NCAR climate model dataset available on the cloud
A significant portion of NCAR’s CESM Large Ensemble project is now available on the cloud
Oct 24, 2019 - by Ali Branscombe
Oct 24, 2019 - by Ali Branscombe
A massive dataset that is widely used by the climate and atmospheric research community to study phenomena like extreme rainfall, ice loss, and extended droughts in North America, is now freely available on the commercial cloud.
The National Center for Atmospheric Research (NCAR) has made a significant portion of climate model simulations available to the scientific community via Amazon Web Services (AWS). The data come from the NCAR Community Earth System Model (CESM) Large Ensemble Numerical Simulation (LENS), which is intended to advance understanding of climate change and variability.
“The scientific community has widely used the CESM LENS data already, but making them accessible from the cloud enables new users to explore research possibilities and computing frontiers,” said Jennifer Kay, a professor at the University of Colorado Boulder and co-leader of the CESM LENS project with NCAR scientist Clara Deser.
CESM LENS is a 40-member ensemble of climate simulations from the years 1920 to 2100. The total data volume is large, more than 500 terabytes, which has been and continues to be accessible to download through the NCAR Climate Data Gateway, or for analysis by users who have accounts on the NCAR-Wyoming Supercomputing facilities. Of the overall ensemble, NCAR has made approximately 70 terabytes of compressed data freely available on AWS, including the most widely used variables like temperature, precipitation, land surface, and ocean surface.
“This dataset is too large to easily copy. This effort enables both the academic community and private industry who lack access to the NCAR supercomputer to perform data analysis directly in the cloud,” said Jeff de La Beaujardière a division director at NCAR and project manager of this new data accessibility initiative.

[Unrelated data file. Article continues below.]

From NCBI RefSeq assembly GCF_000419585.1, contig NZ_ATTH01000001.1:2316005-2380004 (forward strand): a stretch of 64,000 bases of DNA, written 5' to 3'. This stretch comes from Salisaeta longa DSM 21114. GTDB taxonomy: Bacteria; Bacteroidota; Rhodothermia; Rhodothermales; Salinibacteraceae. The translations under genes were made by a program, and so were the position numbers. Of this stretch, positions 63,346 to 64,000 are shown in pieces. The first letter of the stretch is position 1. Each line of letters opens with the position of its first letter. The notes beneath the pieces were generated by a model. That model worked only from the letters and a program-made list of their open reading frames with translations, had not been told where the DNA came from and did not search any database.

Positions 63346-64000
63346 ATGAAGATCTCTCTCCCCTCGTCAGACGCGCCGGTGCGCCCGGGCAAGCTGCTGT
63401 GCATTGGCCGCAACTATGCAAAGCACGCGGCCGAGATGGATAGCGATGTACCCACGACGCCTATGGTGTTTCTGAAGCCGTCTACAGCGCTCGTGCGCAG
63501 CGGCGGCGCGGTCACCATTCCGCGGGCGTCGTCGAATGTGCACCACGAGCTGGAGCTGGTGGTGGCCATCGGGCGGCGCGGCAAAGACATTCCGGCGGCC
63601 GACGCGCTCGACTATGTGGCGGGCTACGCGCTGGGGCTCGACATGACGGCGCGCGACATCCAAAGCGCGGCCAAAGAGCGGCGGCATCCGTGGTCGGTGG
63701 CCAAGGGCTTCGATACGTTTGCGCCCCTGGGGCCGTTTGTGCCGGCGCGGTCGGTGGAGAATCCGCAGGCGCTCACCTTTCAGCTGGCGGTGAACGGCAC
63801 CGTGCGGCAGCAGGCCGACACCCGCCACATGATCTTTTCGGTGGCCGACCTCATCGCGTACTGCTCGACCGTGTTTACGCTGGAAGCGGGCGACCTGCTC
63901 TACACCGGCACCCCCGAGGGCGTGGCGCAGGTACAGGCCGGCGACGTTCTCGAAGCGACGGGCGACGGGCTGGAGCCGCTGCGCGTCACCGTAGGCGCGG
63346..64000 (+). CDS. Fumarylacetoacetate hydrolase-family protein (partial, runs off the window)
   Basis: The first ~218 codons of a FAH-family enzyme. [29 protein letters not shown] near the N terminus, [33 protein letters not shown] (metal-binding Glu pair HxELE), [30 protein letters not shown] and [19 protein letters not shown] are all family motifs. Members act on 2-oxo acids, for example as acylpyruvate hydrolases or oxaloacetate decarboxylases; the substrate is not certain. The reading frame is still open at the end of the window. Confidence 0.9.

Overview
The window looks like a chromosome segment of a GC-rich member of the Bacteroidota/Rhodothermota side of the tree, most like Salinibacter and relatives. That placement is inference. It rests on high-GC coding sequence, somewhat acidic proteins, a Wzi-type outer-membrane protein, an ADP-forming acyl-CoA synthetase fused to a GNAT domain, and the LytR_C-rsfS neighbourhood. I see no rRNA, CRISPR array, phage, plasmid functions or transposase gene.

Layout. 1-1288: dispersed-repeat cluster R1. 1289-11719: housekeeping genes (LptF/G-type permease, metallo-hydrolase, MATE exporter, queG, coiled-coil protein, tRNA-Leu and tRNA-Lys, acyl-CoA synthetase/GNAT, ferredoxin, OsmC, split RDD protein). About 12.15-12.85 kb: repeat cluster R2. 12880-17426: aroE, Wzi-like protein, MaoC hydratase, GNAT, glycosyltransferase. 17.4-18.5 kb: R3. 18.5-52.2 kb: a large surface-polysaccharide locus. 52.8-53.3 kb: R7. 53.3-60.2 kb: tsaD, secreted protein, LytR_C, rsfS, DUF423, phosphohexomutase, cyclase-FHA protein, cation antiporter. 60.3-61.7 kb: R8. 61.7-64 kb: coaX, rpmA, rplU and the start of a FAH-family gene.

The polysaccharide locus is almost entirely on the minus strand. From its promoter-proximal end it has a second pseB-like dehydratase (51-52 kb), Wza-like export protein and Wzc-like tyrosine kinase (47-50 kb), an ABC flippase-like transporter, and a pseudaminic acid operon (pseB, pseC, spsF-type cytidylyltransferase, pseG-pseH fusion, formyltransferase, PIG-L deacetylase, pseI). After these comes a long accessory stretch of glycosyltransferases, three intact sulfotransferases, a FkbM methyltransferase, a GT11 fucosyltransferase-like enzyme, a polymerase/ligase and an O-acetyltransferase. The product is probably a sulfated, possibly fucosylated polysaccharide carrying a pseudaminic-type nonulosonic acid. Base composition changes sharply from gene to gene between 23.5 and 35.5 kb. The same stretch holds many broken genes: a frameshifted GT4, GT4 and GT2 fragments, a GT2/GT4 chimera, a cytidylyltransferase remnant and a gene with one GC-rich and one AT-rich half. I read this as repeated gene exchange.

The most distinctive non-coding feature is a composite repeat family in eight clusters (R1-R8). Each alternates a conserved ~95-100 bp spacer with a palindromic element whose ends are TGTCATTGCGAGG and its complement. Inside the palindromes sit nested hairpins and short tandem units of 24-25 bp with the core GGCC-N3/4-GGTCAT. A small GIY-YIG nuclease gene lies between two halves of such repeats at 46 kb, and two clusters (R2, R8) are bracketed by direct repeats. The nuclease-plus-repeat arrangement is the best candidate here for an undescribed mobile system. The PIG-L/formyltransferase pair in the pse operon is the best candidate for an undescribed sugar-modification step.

The data have been optimized for faster analysis than can be done within the Amazon cloud, so users are not limited by the storage or computing capacity of their own institutions.
The CESM LENS dataset is currently being used in hundreds of research projects and has been cited in 580 scientific journal articles. Projects have used CESM LENS data to study increased drought risk in California, climate change-driven sea level rise, and the influence of global warming on extreme climate events. With new opportunities to perform data analysis in the cloud, the CESM LENS project leaders hope to see new users of the large ensemble.
“The CESM1 large ensemble has been such a success,” said Kay, who is also a visiting scientist at NCAR. “I am stunned by the diversity of applications and broad international use. This project continues to spark new discoveries and new interactions between science and industry.”
Information about accessing CESM LENS on AWS, code repository, available data, and more can be found on the dataset landing page. For a description of CESM LENS and initial results, visit the published paper in the Bulletin of the American Meteorological Society. Additional information can be found on the project website.